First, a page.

Editor’s Note: The Alcohol and Drugs History Society was saddened to learn of the death of Dr. Lilian Lewis Shiman earlier this year. In today’s post, her colleague and friend Dr. David M. Fahey, Professor Emeritus at Miami University and former President of ADHS’s predecessor organization (Alcohol and Temperance History Group), remembers Shiman’s scholarship and career.
Lilian Shiman was a pioneering temperance historian and the author of two books and multiple articles on the topic. She began work on her dissertation in the 1960s when the English temperance movement was almost an unknown research field and without any women scholars.
Born in Bradford, England, Lilian worked as a young woman first in France and later in Canada. At the suggestion of a Toronto friend, she enrolled at Columbia University, where she met Paul L. Shiman. They married in 1956. He taught religion and philosophy at various colleges. When they lived in Colorado, she received an M.A. at the University of Colorado. When they lived in Wisconsin, she received a Ph.D. at the University of Wisconsin.
Finally, they settled in Massachusetts, where she held research fellowships at Harvard and Radcliffe. Lillian also received a fellowship in chemistry from the British textile firm, Courtaulds. Lilian taught at Nichols College from 1974 until her retirement in 1996.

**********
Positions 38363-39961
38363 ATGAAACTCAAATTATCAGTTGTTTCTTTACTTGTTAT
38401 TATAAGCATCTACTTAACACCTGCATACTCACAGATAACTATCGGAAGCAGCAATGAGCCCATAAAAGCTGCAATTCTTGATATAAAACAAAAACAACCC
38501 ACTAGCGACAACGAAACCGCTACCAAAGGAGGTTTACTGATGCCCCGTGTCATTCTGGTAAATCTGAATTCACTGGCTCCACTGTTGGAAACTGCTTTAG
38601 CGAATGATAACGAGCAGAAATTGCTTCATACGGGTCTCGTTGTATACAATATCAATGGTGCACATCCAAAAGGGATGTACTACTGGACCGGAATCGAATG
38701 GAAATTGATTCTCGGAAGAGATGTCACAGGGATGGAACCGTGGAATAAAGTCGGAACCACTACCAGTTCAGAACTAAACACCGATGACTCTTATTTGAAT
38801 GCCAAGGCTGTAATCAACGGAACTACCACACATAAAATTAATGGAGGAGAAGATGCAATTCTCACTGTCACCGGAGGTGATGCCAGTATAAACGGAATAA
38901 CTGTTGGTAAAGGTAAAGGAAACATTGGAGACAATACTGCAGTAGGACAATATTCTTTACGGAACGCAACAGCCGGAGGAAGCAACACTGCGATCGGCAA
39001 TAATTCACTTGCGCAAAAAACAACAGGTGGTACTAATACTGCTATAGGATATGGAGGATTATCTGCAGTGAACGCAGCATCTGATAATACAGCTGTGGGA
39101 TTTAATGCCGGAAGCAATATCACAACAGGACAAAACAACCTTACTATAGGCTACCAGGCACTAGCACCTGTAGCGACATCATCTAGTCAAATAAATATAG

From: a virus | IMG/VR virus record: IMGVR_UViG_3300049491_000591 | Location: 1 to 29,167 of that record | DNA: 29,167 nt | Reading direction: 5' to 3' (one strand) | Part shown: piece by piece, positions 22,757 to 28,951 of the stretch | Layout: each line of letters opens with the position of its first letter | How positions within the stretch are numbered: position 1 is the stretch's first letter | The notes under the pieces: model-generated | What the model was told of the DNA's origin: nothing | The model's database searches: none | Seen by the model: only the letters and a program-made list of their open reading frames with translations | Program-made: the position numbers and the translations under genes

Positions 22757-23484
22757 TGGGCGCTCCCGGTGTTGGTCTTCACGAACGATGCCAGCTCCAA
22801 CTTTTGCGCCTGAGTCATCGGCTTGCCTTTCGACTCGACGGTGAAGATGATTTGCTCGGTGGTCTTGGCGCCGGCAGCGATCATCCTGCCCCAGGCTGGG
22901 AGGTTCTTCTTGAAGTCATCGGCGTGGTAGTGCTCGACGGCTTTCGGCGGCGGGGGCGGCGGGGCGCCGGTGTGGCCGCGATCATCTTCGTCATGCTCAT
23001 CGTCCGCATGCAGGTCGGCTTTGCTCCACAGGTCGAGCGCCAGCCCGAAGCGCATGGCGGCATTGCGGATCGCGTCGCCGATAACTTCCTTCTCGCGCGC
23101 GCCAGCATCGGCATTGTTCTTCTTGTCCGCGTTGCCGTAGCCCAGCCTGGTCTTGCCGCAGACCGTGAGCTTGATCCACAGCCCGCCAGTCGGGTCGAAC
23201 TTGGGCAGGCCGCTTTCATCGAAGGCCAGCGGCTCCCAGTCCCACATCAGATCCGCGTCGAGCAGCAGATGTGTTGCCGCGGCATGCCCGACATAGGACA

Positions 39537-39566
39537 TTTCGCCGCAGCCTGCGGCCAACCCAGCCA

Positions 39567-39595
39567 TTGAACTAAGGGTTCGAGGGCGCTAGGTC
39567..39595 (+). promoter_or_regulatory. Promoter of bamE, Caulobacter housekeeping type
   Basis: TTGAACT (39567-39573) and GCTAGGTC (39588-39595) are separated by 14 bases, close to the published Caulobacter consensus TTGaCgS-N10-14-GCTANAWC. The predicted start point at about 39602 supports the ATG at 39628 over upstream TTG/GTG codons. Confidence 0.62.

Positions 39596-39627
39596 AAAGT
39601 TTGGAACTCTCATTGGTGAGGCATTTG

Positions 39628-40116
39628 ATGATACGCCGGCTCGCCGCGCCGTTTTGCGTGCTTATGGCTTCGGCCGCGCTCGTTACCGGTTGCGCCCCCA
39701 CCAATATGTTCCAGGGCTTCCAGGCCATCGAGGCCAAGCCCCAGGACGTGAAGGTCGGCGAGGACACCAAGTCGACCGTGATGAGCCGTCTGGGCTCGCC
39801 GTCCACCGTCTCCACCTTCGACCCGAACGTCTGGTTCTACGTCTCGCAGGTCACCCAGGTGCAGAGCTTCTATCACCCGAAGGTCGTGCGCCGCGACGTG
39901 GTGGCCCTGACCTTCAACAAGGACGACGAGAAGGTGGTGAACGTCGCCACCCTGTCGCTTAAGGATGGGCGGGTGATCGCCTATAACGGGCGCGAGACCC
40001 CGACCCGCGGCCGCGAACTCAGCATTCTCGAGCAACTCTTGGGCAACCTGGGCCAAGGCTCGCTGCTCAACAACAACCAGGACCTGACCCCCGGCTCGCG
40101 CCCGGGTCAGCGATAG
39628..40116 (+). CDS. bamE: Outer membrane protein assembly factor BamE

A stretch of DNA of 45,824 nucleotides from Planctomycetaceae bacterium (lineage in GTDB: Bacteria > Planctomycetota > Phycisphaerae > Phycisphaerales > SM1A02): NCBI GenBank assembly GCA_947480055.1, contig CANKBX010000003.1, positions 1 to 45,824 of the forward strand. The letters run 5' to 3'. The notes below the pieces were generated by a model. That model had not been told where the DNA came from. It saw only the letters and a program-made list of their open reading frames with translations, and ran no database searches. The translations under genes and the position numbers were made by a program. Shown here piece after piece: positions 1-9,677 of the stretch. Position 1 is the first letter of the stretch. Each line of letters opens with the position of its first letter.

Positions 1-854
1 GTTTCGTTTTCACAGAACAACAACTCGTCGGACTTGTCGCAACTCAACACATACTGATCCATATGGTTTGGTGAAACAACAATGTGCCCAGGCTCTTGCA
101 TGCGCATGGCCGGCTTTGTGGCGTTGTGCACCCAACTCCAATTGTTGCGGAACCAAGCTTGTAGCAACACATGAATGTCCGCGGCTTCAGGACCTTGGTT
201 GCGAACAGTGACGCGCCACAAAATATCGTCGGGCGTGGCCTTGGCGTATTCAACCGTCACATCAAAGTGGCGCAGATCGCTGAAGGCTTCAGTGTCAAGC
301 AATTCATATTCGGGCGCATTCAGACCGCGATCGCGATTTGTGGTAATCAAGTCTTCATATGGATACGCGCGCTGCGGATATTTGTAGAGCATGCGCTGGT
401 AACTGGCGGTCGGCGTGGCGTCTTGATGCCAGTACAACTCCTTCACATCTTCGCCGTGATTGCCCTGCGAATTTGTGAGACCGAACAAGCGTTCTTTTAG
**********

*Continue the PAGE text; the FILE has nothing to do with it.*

At Wisconsin, Lilian did her research under the direction of John F. C. Harrison, a British scholar who had arranged for the university to purchase Guy Hayler’s temperance collection. Based in part on the Hayler collection, Lilian completed her dissertation the year after the publication of Brian Harrison’s great work, Drink and the Victorians. She had difficulty publishing her dissertation because she was told that Harrison had “done” temperance.
While looking for a publisher who believed that the English temperance movement deserved a second book, she wrote many articles (for instance, for Victorian Studies) and continued research in her native North of England. Two of her locally based articles appeared in the Yorkshire Archaeological Journal (1974 and 1986). She wrote an autobiographical sketch about the reaction in Bradford to her interest in drink, “Lilian Turns to Booze,” for the Social History of Alcohol Review (1998).
Lilian was active in the newly founded Alcohol and Temperance History Group (later called the Alcohol and Drugs History Society). She briefly was editor of the Social History of Alcohol Review in the mid-1980s.
Lilian’s dissertation finally appeared in 1988 as Crusade against Drink in Victorian England. Her time period stretched to 1895 in contrast to Harrison’s book that had concluded its study in 1872. Her book was especially strong in social history and was often based on her research in the North of England. Lilian then turned her interest to temperance women—first in an article and then as a major part of a book, Women and Leadership in Nineteenth-Century England (1992). She began a third book on transatlantic temperance reformers. Ill-health, however, ended her plan after she had published an article about John B. Gough in 2001.
Always generous, Lilian helped many younger colleagues who remember her fondly. I thanked her in the introductory essay, “Writing about Temperance,” in my book Temperance Societies in Late Victorian and Edwardian England (2020).
Lilian Lewis Shiman died on January 28, 2021, at the age of 89.